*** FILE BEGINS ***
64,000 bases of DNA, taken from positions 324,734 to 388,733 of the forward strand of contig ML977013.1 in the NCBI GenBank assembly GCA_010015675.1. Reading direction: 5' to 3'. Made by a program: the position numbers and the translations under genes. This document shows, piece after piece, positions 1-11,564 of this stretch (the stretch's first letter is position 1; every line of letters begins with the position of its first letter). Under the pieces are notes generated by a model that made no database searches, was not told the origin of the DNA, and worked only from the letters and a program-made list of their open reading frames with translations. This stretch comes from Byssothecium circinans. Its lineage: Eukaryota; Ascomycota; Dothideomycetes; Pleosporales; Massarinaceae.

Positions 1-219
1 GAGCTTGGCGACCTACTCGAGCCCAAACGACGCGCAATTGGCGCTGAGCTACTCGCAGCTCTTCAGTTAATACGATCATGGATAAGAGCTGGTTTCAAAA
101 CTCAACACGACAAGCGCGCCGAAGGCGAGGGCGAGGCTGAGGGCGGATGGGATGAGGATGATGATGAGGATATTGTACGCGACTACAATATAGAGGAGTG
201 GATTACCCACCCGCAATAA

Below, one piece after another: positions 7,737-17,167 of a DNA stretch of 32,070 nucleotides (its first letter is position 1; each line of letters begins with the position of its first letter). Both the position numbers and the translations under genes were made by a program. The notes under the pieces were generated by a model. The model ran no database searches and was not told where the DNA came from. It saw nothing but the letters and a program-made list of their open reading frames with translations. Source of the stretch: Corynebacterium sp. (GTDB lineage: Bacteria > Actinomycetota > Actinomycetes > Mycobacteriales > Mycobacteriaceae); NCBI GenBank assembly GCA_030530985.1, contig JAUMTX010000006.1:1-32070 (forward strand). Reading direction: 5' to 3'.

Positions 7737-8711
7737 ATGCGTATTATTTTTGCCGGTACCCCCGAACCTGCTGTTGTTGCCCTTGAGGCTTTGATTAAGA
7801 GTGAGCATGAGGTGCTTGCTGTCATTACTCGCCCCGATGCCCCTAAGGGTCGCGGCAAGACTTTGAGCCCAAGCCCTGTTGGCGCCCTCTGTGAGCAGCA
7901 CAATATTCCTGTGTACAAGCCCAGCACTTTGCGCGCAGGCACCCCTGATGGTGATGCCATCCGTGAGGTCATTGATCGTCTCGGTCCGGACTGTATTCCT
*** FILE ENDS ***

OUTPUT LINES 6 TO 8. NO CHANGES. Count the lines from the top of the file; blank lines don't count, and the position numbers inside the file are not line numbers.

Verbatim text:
Below, one piece after another: positions 7,737-17,167 of a DNA stretch of 32,070 nucleotides (its first letter is position 1; each line of letters begins with the position of its first letter). Both the position numbers and the translations under genes were made by a program. The notes under the pieces were generated by a model. The model ran no database searches and was not told where the DNA came from. It saw nothing but the letters and a program-made list of their open reading frames with translations. Source of the stretch: Corynebacterium sp. (GTDB lineage: Bacteria > Actinomycetota > Actinomycetes > Mycobacteriales > Mycobacteriaceae); NCBI GenBank assembly GCA_030530985.1, contig JAUMTX010000006.1:1-32070 (forward strand). Reading direction: 5' to 3'.

Positions 7737-8711
7737 ATGCGTATTATTTTTGCCGGTACCCCCGAACCTGCTGTTGTTGCCCTTGAGGCTTTGATTAAGA